“A line just formulated from what a person said and then from that to another line then a complete verse then a whole song. And then I started another one. So when I finally signed to High Focus I had a handful of songs done.” Remarkably, over the course of about four months, she'd written around 30 new tracks and recorded the new EP.

Given that she's only a few months deep into her signing, True is still getting to know her labelmates. When I ask her in jest who she'd most like to be locked down with, she says she's only met a handful of them – and it felt a little unfair to chose. ”It'd probably be one of Pitch, Zander or Verb T. I'd chill with all three of them... I don't wanna pick!” Of course, it might be a little while 'til she gets to make those connections in person, but True is eager to see what her new platform affords her. “This year is just about seeing where the High Focus journey takes me and what new music I can create,” she says. “After everything I've put into this and my work ethic, I want to see what happens when I have a label behind me, the difference that makes. I'm excited about the future.”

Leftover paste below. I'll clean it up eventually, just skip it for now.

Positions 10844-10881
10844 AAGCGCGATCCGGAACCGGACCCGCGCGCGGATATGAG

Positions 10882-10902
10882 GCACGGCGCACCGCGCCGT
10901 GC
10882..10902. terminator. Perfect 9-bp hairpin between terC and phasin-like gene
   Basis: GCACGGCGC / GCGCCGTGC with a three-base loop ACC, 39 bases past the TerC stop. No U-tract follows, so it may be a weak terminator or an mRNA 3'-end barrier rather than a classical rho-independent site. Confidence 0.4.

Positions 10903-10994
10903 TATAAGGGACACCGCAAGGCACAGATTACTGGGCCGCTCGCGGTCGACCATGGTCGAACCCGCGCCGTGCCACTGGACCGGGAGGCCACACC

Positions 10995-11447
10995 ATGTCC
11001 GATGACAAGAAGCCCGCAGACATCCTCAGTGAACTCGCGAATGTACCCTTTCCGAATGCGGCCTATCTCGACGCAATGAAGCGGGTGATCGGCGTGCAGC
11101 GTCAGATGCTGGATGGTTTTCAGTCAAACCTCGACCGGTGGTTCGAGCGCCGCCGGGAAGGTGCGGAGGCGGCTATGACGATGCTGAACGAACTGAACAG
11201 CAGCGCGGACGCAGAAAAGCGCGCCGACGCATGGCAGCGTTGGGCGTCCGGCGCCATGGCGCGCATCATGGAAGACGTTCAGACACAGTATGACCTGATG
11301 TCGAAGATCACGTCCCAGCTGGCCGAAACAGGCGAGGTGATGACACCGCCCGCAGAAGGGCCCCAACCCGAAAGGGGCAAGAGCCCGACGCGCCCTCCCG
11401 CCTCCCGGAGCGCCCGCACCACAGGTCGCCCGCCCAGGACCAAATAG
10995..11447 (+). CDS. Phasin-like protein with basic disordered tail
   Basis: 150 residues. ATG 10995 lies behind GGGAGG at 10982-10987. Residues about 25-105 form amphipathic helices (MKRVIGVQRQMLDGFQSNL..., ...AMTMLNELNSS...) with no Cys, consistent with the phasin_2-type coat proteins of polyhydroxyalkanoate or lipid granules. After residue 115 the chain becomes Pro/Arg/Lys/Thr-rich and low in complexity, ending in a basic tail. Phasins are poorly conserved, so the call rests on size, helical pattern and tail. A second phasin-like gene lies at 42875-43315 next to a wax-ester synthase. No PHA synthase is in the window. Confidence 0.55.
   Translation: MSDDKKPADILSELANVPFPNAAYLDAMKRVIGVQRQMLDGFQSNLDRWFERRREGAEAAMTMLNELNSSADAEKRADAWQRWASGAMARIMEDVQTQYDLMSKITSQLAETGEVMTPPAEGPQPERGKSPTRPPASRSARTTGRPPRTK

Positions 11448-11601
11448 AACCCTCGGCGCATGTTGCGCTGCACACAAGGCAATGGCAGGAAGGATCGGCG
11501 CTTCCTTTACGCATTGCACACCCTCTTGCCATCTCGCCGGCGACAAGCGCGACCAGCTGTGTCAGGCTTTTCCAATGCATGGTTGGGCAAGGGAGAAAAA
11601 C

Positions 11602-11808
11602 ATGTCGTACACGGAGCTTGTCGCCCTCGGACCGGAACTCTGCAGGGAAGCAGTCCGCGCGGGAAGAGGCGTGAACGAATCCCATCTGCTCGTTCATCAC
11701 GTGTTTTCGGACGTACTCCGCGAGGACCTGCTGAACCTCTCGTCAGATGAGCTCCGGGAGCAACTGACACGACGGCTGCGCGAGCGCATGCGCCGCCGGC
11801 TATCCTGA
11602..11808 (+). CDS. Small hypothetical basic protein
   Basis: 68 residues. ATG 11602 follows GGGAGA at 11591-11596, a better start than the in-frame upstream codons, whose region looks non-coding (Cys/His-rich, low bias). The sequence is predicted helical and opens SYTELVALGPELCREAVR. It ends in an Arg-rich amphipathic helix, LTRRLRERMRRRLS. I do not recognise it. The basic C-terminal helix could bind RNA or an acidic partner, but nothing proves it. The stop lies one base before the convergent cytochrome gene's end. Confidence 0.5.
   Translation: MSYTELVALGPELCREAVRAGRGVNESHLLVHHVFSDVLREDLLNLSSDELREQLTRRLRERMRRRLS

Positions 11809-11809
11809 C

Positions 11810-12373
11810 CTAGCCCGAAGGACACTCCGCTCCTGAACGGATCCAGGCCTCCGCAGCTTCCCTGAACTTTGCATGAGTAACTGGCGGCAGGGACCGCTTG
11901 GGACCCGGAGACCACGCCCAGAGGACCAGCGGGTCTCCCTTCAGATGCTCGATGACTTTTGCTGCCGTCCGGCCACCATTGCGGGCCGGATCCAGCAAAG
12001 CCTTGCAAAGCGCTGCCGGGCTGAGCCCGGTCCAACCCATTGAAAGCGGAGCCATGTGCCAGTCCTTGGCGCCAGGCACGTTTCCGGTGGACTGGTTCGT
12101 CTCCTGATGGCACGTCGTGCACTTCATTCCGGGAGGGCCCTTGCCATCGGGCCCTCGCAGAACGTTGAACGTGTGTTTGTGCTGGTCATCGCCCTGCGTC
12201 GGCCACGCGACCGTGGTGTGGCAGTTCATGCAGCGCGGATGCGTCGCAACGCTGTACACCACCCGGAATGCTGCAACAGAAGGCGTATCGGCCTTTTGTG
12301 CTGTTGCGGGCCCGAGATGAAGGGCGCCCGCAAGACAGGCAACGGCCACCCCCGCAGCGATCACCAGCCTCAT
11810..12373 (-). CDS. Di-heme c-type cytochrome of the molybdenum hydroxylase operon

HUH? is out now.